If there is a player that epitomizes Damien Hardwick’s strange “two steps forward, one step back” analogy, it is probably Dixon.
He has 30 kicks for the season, and has given away 11 to opposing teams. So, roughly, for every two kicks he gets, he gives one away.
It is possible he is not Port’s Messiah after all – just a very naughty boy.
But he’s not alone, and it’s worth noting that there were still 11 players out there on Saturday night who played in that infamous 2012 loss to GWS that cost Matthew Primus his job.
It’s an event worth revisiting, and not just for the amusement value – but also to prick this myth that the Power’s resurgence was sudden, unexpected and inextricably linked to the ensuing regime change.
In fact, 2012 was a significant improvement on the previous year. Port won a first round nailbiter against St Kilda, and had a series of competitive losses thereafter, before a run of three wins on the trot. It was merely the symbolism of losing to the Giants that ruined them, but they were clearly a better team than they had been in 2011, when they used to lose by about 300 goals a game.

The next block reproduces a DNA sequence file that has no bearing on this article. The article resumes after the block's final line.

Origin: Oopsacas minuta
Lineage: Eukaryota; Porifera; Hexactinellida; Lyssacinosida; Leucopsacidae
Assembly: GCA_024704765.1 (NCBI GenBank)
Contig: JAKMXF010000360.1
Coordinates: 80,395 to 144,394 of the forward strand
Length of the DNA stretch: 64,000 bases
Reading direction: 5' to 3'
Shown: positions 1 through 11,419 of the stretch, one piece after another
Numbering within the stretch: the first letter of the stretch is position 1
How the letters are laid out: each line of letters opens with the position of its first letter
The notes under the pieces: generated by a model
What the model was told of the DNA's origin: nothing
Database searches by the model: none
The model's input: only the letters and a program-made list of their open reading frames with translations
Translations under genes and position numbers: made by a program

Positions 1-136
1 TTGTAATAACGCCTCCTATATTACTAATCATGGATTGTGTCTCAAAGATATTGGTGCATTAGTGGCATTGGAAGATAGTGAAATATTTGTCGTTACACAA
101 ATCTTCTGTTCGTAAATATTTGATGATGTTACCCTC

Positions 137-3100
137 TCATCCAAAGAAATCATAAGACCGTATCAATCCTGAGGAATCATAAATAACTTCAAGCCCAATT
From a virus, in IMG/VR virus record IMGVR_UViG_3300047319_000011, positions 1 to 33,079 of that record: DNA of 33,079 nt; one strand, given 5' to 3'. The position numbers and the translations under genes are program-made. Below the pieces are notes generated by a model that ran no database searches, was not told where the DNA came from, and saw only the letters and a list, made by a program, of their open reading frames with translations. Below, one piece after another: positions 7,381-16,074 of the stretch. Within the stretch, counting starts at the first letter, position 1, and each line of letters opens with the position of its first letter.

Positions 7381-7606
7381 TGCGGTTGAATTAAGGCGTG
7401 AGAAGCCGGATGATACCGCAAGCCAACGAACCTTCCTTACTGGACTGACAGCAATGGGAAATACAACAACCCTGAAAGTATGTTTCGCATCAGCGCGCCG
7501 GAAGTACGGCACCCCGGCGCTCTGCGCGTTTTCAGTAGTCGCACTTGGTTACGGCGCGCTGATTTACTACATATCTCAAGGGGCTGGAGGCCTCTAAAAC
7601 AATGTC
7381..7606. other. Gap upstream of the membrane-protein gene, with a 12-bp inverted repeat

In any case, largely on the back of one dominant season, they have shouldered a heavy weight of expectation.
On that, I can empathise, if not sympathise.
If the sight of Port and Geelong players belting the crap out of each other at quarter time wasn’t the perfect tonic for my wounded Crow heart, the ensuing days wherein jaded Albertonians clogged talkback airwaves with their theories on what – and who – has gone wrong helped erase the pain of Friday night.
Evidently the consensus on why Port can’t recapture their sparkling 2014 form is because they don’t have Paddy Ryder – who, as we all remember, played a significant role in their 2014 campaign.
It does suggest, too, the importance of winning games when you have the opportunity.